According to Betty, potential buyers could learn the benefits of the school from the stories about the kids, stories that come through different social media school channels. The achievements the school community makes could be more easily shared.  In this transparent world, she suggests that an inside view of how the educational leadership organizes their efforts would also inform a buyer. There’s no more Ivory Tower! Schools could show the hard work around events, fundraisers, or even explain why they support certain events/organizations that could educate the community and buyers. These are all stories too and social media can be a platform where ideas or suggestions are solicited and a bigger picture of a school can be shared.  If parents of a school age child could see what opportunities there are with a school around conversations, and suggestions for improvements, it could also promote the school brand. 

Betty feels brand and digital transparency helps professionals too. Is there a new program, like a foreign language program? A digital brand presence would help professionals learn about this communicate that fact.  It’s a great tool to showcase the benefits of the school and to get more engagement on the part of parents who are making a big decision. 

 

Making Professional Sense about Schools

As a realtor, Betty is excited to see a movement for schools to share their brand. It helps her be a more informed professional. Even if a home is amazing and fits a client’s requirements, the buyers cannot pursue if the school cannot show value. Having a professional who understands the school’s brand presence can be an advantage.

Betty points out that as a real estate professional, agents cannot publicly support a school, but it would be great to know some key initiatives that a school is headed towards. Being able to see a school’s well-developed brand and its stories would make agents feel informed.  Communicating that value would be very helpful to clients because it would not be information that can be searchable on any standard platform site. It comes from the ability of the school to tell their story every day.

She believes her clients would welcome using social media to learn about the school’s brand if they understood the value. They are essentially going out to the public education sites or the school’s individual websites for information but are not getting the whole picture. The BrandED concept is different. Seeing a school brand presented with stories and connection is more personal.  Betty knows there are often school neighborhood listserves on Yahoo and Google. Those are a great resource for parents to get to know each other and there are always requests to speak to other parents who have kids in a particular school. But, in the end, Betty feels professionals can always use detailed information about a school setting and its goals.  It can only make them more value added professionals in the whole process of purchasing a new home.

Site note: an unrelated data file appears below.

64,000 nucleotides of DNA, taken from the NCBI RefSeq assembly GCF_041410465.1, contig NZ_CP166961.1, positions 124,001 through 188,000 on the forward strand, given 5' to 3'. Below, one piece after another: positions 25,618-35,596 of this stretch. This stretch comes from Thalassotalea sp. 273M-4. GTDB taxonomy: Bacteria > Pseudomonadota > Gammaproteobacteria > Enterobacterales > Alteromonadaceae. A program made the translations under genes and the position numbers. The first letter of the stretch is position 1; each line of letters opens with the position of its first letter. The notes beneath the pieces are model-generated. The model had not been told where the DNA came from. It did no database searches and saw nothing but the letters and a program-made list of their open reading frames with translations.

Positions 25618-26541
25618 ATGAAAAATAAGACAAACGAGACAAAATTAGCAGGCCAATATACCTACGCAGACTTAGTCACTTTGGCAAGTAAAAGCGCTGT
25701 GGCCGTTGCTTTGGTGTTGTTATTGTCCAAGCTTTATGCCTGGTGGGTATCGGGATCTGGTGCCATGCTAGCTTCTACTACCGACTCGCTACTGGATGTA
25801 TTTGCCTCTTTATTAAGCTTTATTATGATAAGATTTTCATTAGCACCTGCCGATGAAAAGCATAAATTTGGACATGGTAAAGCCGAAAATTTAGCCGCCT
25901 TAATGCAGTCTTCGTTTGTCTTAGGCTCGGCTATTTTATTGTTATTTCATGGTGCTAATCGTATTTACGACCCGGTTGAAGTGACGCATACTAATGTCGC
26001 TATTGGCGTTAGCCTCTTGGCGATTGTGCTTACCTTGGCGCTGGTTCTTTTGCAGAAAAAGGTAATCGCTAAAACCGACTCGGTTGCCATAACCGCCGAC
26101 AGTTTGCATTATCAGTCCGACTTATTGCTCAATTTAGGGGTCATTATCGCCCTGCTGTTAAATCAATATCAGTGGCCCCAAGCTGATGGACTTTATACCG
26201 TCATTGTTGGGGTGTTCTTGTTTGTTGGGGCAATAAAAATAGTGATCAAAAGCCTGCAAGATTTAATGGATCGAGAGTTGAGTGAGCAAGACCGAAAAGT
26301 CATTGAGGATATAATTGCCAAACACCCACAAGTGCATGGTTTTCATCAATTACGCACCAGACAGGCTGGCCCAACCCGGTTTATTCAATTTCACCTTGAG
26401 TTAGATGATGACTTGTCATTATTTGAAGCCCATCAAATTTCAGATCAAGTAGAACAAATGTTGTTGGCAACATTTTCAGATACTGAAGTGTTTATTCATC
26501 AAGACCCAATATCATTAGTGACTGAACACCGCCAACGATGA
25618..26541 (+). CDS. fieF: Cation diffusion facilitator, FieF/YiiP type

Why Does it Matter?: Educational Leaders Can Embrace a School Brand Strategy

Why Promote a School Brand?

Brand evolved out of a revolution in the last century that is touching every of corner modern life. A respected voice in its evolution is the father of advertising, David Ogilvy,  who said, “Today, brand is the intangible sum of product attributes, the name, the package,the price, the history, the reputation and advertising ” (Oglivy, 2012). If this is true, how do we align this advertising stance in  schools ? Educators don’t have an Ogilvy advertising agency budget to create intangible brand loyalty for their stakeholders, but we can surely adapt, and we don’t need advertising to create a brand.

 

 

The term “promotion” takes the place of “advertising” in  BrandED strategy. It’s the necessary adaptation. Unlike advertising, promotion doesn't cost a thing and it is required in today’s world of education to create brand power. It’s essential for educators to promote themselves in this digital world of connection. Who is better at sharing the story of the wonderful work of the school than those stakeholders who are creating this? Kids, teachers, staff can be the genuine voices of the narrative of success that is built through promoting the school’s brand. Educators who are strategic in promotion can reach stakeholders through the tangible and intangible connection of brand awareness. You don’t have a marketing department, but leaders can promote and advance BrandED’s foundation: image, promise, and result for connectivity. These three brand elements form the focus of a leader’s plan to benefit your school. Thanks to our world of digital advantages, brand is a fit for this journey.

 

 

Today, a teenager on his own personal brand journey on social media platforms like Snapchat and Instagram is pursuing the same brand elements: image, promise, and result. That average teen is not as informed as a professional, but is selling and promoting like a pro to his or her audience. Why? He or she wants to matter. There’s surely a lot of emphasis on image and result on that kid’s part, and maybe some attention to genuine promise. Teens are sailing on the social media sea  delivering personal brand value for better or worse. Recognize that their search to communicate a brand that matters is real. These young stakeholders are sitting in our classrooms. They can be among the first  to embrace and power the new school brand and they can fit into a systemic role as a school brand is developed and promoted. Leaders come from all levels. Their voices matter.